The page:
Everyone on the University of Wisconsin football team knows junior quarterback Scott Tolzien is a smart guy.
So, who better to decipher the formula for the NCAA's sometimes maligned and rarely understood passing efficiency rating?
After three starts, Tolzien ranks second in the Big Ten Conference in passing efficiency at 161.4. Michigan State sophomore Kirk Cousins, who comes to Camp Randall Stadium on Saturday, ranks first at 164.3.
But what do those numbers mean? Tolzien and UW offensive coordinator and quarterbacks coach Paul Chryst believe they are a meaningful way to measure quarterback play.
"I don't know all that goes into it or how you get to it, but I do think that certainly is the one (important statistic)," Chryst said. "Something along those lines is where you've got to be going."
The NCAA formula, which is different from the NFL's, was devised in 1979. It takes into account a player's yards per passing attempt, completion percentage, touchdown percentage and interception percentage.
"This is good for me," Tolzien said when handed a copy of the formula. "I'm probably going to go Google this."
To put Tolzien's rating in perspective, it's ahead of the school's single-season record of 155.2 set by Darrell Bevell in 1993. The only other UW quarterback to top 150 was John Stocco in 2005 at 150.5.
A key to Tolzien's rating is his completion percentage of 69.1. Bevell holds the single-season record of 67.8 in 1993. Can Tolzien keep it up?
"I think he can," Chryst said. "I think he needs to. Certainly, he'll be challenged more than we've been. He's more than capable of doing it. He needs to be that kind of quarterback."
Tolzien completed 15 of 20 passes for 159 yards with two touchdowns and no interceptions against Wofford last week (two incompletions were dropped balls). He's starting to make that look routine. He was 15-for-20 for 257 yards in the opener against Northern Illinois.
"He's putting (the ball) where it needs to be," backup quarterback Curt Phillips said. "He's making the right reads, he's getting it out on time. That's exactly what we need."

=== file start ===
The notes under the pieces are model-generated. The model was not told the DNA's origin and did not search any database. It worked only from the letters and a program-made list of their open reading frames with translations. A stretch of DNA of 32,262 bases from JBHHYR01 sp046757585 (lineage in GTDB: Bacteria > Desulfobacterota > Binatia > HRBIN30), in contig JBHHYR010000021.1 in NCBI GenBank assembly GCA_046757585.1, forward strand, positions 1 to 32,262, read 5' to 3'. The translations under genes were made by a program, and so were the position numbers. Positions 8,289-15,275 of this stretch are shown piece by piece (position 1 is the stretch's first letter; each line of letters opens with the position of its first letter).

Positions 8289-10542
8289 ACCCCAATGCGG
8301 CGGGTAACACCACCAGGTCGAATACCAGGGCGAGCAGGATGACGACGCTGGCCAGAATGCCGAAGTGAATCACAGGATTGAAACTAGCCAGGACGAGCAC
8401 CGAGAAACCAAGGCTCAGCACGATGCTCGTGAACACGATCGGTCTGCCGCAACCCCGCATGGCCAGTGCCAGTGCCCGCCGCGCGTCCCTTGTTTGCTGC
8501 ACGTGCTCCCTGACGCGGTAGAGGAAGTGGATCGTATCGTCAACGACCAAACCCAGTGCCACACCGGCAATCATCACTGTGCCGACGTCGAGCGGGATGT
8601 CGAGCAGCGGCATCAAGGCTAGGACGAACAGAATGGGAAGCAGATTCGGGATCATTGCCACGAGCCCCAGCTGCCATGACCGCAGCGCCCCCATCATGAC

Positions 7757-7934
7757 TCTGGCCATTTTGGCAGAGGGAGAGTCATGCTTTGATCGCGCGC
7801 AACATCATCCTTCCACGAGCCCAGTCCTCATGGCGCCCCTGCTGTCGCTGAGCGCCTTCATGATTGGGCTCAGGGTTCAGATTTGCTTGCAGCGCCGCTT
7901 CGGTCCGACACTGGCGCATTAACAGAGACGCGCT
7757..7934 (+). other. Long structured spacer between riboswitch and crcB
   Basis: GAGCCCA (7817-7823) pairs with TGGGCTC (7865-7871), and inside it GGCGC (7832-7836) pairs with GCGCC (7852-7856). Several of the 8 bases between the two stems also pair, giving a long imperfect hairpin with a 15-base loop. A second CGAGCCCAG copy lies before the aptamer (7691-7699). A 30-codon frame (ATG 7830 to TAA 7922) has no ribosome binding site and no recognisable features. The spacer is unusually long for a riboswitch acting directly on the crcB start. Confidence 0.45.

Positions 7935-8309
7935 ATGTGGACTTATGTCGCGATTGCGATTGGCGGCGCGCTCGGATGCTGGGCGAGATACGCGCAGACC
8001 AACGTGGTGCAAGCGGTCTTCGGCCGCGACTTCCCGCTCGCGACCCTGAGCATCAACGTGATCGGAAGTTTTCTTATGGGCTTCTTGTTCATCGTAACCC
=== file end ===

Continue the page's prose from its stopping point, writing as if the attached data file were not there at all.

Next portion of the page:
Tolzien has a chance to keep a high efficiency rating if his interception percentage of 2.94 continues to drop. He threw two interceptions in his first 20 passes, but has not thrown one in his last 48.
He ranks No. 15 nationally in efficiency and only three quarterbacks in front of him have a higher interception percentage.
When the NCAA came up with the formula, it used statistics from the previous 14 years to arrive at a statistic in which the average passer had a rating of 100. Since then, quarterback statistics have gotten much better.
Louisiana-Monroe's Trey Revell is No. 50 among the top 100 nationally at 136.98.
Tolzien incorrectly guessed a rating of 120 is considered good for a college quarterback. He also guessed a maximum of 153.
That was something of a trick question. The NFL uses a similar formula but caps the maximum in each category. A rating of 158.3 is perfect in the NFL and 100 is outstanding.
The college maximum is 1,261.6, which would require a 99-yard touchdown on every pass attempt.
"We'll shoot for that next week," Tolzien said with a smile.
If Tolzien stays where he is the Badgers should have a chance to win a lot of games, which is the measurement UW coach Bret Bielema cares most about.
"I believe in two things in judging a quarterback: how he handles and manages the game, and then turnovers," Bielema said. "That's the thing I've been very excited about Scotty, just his awareness of ball security.
"Just because of the way the games have unfolded for us he doesn't have a (high) number of throws, which I know affects certain QB ratings. The big part that I like is three wins, zero losses."